On a roll. Again. Finally.

It’s been a source of bike rider shame: my lack of roller-riding skills. Down in the velodrome infield at Elite Track Nationals (mere weeks after winning two medals at the Paralympic Games), waves of moderate embarrassment washed over me. I was one of the only riders with her bike solidly clamped into a trainer.

I knew that I had more “skillz” than I was displaying. And it was tempting to ditch the trainer. But also, it had been so long since I’d even attempted the rollers that I wanted to practice in my garage. With the doors closed. And my helmet on.

Ask any of the Hellyer Women’s Team Pursuit squad: the only thing that might be just as important as winning a race is how you ride the rollers in the infield. Bonus style points are awarded for being able to add/subtract layers of clothing, eat, drink, or text podium pics while doing so.

Over the course of the last few years, through injury and then quitting the sport and then ultimately returning, I’d forgotten how to ride the rollers. And I never bothered to take the time to re-learn. Every time I thought I’d give it a whirl, there, in my brain, would be the litany of stresses associated with riding a bike on round, spinning canisters eighteen inches wide. In my journey back to elite bike racing, I had so many other sources of stress, that adding the rollers into the mix always proved to be one step too far.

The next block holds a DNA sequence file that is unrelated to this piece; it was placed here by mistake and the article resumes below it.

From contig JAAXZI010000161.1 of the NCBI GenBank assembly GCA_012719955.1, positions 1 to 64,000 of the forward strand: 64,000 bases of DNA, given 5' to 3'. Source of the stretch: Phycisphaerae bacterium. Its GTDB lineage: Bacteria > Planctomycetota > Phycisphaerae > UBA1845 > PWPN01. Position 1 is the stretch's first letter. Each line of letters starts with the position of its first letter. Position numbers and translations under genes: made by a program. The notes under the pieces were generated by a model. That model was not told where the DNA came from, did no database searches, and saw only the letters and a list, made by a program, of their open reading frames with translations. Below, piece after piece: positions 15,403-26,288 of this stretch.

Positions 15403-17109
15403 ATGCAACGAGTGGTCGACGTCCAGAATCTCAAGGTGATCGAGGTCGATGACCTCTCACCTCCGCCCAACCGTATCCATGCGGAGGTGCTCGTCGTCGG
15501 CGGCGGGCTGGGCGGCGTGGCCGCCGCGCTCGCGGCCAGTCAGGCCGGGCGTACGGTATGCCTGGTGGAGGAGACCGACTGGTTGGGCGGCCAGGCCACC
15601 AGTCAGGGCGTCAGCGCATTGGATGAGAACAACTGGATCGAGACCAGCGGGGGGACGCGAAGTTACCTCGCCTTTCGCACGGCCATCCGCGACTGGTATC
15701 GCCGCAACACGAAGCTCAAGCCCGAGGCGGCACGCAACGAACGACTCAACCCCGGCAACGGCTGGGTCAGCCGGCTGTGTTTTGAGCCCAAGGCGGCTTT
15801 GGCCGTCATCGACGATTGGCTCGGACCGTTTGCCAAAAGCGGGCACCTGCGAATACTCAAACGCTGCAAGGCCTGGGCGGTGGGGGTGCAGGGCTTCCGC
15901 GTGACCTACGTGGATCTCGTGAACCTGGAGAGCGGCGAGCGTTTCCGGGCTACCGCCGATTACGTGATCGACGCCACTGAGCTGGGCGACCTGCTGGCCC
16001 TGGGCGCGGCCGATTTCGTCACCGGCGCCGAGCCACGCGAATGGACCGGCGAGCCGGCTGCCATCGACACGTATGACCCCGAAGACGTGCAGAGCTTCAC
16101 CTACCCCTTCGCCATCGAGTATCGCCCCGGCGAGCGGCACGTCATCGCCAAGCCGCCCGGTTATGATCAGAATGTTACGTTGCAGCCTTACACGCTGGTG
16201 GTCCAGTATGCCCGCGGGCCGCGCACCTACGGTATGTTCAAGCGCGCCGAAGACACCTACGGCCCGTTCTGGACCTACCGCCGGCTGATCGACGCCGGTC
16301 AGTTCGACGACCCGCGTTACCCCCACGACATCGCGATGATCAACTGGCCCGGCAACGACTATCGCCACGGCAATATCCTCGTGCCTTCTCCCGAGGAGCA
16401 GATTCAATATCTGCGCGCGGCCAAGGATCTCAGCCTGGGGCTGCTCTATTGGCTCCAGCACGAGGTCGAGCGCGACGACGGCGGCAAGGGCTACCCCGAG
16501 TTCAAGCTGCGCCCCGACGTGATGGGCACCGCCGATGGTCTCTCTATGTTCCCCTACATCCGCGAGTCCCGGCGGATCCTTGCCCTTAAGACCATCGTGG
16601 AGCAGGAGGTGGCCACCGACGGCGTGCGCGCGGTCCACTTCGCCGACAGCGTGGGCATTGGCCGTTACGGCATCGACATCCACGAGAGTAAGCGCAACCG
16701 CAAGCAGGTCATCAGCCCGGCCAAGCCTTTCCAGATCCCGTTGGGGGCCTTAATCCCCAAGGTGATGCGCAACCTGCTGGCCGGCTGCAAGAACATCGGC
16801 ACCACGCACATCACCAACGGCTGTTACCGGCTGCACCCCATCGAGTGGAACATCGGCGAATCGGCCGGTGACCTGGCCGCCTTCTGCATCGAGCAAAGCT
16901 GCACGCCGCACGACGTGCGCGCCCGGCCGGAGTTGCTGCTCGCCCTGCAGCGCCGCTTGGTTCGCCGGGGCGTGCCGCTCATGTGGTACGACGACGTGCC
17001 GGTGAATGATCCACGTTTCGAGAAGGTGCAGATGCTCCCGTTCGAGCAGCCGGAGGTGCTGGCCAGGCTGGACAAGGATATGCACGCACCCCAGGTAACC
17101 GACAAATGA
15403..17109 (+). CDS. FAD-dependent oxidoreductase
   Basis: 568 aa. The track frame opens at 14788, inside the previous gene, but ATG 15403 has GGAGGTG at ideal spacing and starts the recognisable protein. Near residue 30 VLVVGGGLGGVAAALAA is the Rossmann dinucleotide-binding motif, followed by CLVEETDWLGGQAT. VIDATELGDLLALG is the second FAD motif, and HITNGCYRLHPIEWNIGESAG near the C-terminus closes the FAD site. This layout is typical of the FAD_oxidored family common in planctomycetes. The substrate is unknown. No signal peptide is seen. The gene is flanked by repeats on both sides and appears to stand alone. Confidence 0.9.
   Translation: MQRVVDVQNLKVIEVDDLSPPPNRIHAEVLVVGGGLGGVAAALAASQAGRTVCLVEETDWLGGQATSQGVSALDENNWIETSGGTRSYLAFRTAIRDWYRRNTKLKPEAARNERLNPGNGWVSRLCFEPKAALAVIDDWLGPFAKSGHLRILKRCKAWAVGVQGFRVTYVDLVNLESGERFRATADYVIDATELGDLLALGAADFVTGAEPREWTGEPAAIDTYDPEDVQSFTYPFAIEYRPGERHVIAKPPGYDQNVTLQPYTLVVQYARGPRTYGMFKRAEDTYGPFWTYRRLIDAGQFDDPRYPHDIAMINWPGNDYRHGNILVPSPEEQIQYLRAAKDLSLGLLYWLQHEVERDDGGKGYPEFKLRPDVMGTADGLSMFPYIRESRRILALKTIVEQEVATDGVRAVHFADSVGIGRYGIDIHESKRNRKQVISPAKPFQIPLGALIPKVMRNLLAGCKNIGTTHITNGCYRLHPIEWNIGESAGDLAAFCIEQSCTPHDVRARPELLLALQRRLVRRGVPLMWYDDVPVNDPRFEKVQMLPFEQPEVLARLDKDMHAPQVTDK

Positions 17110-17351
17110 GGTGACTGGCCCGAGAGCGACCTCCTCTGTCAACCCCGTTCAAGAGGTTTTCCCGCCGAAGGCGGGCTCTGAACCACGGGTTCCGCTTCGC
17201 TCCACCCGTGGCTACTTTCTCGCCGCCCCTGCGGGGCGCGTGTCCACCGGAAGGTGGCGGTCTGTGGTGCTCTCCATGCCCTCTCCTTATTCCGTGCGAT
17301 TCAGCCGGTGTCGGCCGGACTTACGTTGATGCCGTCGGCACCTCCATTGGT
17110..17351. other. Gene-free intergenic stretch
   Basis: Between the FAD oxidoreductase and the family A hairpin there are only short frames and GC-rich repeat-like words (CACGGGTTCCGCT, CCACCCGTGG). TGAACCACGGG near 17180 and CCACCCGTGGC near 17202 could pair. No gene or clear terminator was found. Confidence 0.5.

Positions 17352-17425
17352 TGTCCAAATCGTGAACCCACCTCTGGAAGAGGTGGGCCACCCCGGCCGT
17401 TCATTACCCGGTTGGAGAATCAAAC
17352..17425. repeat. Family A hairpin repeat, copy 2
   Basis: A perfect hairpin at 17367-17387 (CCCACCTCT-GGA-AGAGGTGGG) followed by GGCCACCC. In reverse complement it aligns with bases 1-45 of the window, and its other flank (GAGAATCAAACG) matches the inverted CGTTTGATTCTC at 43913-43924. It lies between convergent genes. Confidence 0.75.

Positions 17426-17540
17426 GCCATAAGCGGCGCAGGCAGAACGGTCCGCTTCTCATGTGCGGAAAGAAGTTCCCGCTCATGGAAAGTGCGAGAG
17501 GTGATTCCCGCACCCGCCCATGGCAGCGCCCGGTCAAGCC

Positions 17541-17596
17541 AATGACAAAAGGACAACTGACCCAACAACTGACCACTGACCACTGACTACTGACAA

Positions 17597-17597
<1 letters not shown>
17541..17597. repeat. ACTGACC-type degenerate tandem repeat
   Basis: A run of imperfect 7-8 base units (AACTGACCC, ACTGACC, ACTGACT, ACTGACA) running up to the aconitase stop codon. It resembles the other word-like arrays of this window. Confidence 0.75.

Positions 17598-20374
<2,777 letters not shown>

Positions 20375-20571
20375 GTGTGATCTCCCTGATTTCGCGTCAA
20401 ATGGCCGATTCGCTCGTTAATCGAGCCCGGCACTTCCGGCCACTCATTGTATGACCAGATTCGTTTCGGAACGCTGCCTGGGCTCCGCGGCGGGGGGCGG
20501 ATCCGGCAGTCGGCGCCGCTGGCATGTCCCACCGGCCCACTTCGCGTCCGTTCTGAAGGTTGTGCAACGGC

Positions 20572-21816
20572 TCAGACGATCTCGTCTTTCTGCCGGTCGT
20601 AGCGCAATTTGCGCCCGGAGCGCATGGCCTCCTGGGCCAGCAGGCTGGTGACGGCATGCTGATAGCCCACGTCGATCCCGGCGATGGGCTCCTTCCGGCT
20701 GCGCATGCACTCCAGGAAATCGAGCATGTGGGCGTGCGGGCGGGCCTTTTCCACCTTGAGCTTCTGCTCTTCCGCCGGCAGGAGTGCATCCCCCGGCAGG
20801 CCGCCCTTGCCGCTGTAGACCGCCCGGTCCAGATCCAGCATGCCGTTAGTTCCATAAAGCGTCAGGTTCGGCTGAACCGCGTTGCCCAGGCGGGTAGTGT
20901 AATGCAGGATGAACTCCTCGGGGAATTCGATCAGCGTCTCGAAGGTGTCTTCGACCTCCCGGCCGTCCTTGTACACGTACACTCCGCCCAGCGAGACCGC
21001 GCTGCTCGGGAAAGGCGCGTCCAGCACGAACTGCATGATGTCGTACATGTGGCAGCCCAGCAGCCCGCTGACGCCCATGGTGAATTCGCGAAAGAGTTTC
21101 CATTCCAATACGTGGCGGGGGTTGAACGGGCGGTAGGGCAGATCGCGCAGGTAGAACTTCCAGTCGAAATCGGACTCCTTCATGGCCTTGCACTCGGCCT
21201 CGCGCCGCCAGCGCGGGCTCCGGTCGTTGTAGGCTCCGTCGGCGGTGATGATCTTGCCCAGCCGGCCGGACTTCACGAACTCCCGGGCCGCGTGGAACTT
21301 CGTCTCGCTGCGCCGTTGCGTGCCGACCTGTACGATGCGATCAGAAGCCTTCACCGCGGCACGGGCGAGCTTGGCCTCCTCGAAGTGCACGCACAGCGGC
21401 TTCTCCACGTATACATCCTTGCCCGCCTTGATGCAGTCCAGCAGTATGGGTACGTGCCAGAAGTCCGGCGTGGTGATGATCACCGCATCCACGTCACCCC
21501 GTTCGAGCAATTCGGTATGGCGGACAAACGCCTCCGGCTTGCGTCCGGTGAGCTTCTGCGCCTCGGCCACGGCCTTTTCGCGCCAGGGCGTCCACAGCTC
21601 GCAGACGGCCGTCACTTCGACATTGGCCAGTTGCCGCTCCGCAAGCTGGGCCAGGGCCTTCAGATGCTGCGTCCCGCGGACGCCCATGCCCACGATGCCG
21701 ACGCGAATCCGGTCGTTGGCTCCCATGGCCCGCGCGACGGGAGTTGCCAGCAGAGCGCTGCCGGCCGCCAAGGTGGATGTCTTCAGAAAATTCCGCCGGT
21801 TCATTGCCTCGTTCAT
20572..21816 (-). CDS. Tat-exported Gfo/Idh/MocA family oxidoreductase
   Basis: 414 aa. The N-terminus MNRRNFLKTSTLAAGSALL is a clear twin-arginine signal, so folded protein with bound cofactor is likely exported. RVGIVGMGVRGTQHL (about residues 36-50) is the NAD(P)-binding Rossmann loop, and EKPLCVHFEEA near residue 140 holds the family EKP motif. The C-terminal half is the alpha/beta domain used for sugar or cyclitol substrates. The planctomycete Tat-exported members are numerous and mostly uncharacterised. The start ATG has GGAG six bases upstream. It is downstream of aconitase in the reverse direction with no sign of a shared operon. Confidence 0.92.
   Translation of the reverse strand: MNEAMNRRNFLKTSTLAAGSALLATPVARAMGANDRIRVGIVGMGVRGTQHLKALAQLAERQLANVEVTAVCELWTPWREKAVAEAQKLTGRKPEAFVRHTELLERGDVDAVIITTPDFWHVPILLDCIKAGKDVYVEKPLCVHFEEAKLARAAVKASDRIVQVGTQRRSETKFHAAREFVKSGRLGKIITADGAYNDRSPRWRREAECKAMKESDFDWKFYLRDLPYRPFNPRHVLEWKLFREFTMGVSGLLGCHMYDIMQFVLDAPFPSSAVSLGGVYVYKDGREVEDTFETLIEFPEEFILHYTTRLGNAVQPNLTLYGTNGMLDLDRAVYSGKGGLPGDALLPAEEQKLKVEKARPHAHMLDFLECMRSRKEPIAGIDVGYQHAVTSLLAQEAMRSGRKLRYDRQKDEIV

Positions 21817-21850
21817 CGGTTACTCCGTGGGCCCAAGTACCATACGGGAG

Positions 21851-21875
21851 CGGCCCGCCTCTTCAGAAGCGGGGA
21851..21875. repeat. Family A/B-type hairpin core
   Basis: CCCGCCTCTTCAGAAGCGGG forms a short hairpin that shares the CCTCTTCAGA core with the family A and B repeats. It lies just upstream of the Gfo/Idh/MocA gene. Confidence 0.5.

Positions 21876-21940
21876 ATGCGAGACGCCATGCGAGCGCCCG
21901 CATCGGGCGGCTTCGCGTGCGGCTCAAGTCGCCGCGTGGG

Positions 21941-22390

The other day, though, with roads looking wet and the sky threatening to deliver more of that wet stuff, I pulled out the rollers. I made Justin pull his car into the garage, so close to the dryer that there was juuuuuust enough room for the rollers in between.

Secure in the knowledge that it was literally impossible to fall over, I proceeded to sit on my bike and clip my shoes into the pedals.

Then, drawing on every yoga skill I possess, I started pedaling. A few short minutes after that, I let go of my death-grip on the car door. And just like that, I was riding the rollers. Next thing I knew, I was shifting gears and glancing down at my power meter and basically just riding my bike. In one place.

Boom! Just like that, back on the rollers. Training! Progress! It feels so good.

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